Recent updates and improvements to the liquid staking market sector on Token Terminal.
|New listing of Jito.||New listing of a liquid staking project on Solana. This has increased Token Terminal’s coverage of the liquid staking market sector.|
|New listing of Marinade.||New listing of a liquid staking project on Solana. This has increased Token Terminal’s coverage of the liquid staking market sector.|
|New listing of Stader.||New listing of a liquid staking project on Ethereum & other blockchain. This has increased Token Terminal’s coverage of the liquid staking market sector.|
|New listing of Swell.||New listing of a liquid staking project on Ethereum. This has increased Token Terminal’s coverage of the liquid staking market sector.|
|Addition of Lido’s stMATIC assets staked.||Addition of Lido’s stMATIC business line. This has increased the depth of the Lido dashboard on Token Terminal.|
Video of the week
In this episode of the Fundamentals podcast, we’re joined by Getty Hill, the Co-Founder of GFX Labs, a multi-faceted blockchain research and development company. GFX Labs operates as both a crypto products studio and an active DAO governance contributor.
Listen to the episode
We speak about how GFX operates, the current state of DAO governance, and what an ideal DAO could look like. We dive into Uniswap’s fee switch and GFX’s stance on it, and also discuss the onchain borrow-lend market sector, the biggest opportunities and challenges in that space, and much more!
01:06 UniswapX: first impression
03:38 Overview of GFX Labs
04:50 The core problem that GFX Labs solves
06:25 How does GFX Labs fund operations?
10:00 A primer on DAO governance
11:12 Which DAOs stand out as of today?
12:43 How does GFX Labs approach and contribute to DAO governance?
14:15 Current voting power
16:12 Is DAO governance professional enough yet?
19:10 The shortcomings in current DAO governance models
22:12 Is voting power too centralized?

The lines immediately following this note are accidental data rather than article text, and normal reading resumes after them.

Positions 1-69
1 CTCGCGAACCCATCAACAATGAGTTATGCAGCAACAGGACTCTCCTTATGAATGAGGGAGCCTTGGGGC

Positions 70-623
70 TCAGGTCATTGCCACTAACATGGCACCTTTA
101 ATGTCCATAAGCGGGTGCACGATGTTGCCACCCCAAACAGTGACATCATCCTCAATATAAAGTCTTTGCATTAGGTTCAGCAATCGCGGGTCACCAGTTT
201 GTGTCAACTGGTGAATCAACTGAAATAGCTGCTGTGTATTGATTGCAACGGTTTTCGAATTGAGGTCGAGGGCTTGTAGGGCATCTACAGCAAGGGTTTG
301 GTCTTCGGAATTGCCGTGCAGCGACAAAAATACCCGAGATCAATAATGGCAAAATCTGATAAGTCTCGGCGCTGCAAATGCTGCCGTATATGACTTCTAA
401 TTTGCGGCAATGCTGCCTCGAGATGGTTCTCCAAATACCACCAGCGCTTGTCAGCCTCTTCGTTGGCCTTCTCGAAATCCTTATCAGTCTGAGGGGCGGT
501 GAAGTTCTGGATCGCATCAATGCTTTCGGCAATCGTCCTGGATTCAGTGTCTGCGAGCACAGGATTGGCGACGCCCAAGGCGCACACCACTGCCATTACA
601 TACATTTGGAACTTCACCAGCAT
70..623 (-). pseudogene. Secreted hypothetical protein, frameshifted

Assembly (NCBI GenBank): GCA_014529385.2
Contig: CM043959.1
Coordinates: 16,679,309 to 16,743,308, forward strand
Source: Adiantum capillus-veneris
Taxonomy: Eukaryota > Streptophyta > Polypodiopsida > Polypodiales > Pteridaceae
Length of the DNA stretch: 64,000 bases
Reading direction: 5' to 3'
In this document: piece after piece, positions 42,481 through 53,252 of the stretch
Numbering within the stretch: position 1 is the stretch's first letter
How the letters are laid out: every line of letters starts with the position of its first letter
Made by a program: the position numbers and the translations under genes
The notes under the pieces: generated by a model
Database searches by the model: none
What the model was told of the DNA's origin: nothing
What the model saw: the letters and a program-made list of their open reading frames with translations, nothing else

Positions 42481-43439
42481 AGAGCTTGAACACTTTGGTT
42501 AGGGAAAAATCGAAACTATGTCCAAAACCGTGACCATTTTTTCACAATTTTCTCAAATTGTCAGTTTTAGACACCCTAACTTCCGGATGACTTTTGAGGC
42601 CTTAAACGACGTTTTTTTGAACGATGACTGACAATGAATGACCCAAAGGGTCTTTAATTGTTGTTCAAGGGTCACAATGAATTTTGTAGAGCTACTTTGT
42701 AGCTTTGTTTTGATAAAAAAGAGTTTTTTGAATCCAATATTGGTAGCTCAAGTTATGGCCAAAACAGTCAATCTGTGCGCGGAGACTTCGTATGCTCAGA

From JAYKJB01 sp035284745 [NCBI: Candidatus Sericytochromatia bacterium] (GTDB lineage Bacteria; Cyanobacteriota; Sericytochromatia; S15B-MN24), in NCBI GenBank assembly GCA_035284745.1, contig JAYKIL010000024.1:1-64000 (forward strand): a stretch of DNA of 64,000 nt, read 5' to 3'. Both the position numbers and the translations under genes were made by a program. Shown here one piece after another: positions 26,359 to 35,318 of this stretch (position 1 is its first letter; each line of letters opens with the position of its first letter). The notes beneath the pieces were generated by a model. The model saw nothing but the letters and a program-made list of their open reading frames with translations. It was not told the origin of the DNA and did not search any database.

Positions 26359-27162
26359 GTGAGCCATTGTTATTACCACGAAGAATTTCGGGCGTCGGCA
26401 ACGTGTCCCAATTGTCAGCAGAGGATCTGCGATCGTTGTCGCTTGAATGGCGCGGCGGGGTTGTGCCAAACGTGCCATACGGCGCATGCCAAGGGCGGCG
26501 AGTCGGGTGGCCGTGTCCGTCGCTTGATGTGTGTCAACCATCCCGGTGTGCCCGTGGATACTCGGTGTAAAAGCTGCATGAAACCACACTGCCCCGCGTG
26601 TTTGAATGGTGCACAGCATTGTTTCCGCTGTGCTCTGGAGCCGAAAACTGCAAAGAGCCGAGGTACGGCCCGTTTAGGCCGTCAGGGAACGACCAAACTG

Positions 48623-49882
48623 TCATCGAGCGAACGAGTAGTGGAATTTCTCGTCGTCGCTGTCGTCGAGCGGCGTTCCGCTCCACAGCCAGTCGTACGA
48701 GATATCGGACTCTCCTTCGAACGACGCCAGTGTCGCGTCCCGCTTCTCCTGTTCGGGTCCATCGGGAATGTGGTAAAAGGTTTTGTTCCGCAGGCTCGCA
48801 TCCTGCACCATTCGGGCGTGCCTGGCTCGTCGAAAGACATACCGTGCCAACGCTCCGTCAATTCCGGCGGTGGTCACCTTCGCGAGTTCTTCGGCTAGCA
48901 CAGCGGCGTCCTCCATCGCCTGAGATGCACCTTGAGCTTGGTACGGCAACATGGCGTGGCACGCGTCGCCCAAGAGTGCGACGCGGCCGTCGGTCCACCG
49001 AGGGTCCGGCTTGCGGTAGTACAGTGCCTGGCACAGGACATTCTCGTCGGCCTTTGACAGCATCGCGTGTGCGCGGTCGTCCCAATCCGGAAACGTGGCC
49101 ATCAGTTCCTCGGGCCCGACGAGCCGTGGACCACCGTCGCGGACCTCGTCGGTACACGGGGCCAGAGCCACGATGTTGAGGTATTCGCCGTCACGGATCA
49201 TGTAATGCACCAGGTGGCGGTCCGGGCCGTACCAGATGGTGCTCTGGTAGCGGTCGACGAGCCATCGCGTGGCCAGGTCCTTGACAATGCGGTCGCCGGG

23:17 The Community Proposal Factory (CAP): what and why?
24:48 The problem with Snapshot voting
25:54 The amount of effort that goes into governance proposals
28:23 Uniswap's fee switch
31:02 Why is now the right time to turn on the fee switch?
34:54 Where have previous fee switch proposals fallen short?
36:40 State of the onchain lending market
38:40 Undercollateralized lending in DeFi
41:12 Current opportunities within the lending market sector
42:10 What's next for GFX Labs? Oku Trade
The authors of this content, or members, affiliates, or stakeholders of Token Terminal may be participating or are invested in protocols or tokens mentioned herein. The foregoing statement acts as a disclosure of potential conflicts of interest and is not a recommendation to purchase or invest in any token or participate in any protocol. Token Terminal does not recommend any particular course of action in relation to any token or protocol. The content herein is meant purely for educational and informational purposes only, and should not be relied upon as financial, investment, legal, tax or any other professional or other advice. None of the content and information herein is presented to induce or to attempt to induce any reader or other person to buy, sell or hold any token or participate in any protocol or enter into, or offer to enter into, any agreement for or with a view to buying or selling any token or participating in any protocol. Statements made herein (including statements of opinion, if any) are wholly generic and not tailored to take into account the personal needs and unique circumstances of any reader or any other person. Readers are strongly urged to exercise caution and have regard to their own personal needs and circumstances before making any decision to buy or sell any token or participate in any protocol. Observations and views expressed herein may be changed by Token Terminal at any time without notice. Token Terminal accepts no liability whatsoever for any losses or liabilities arising from the use of or reliance on any of this content.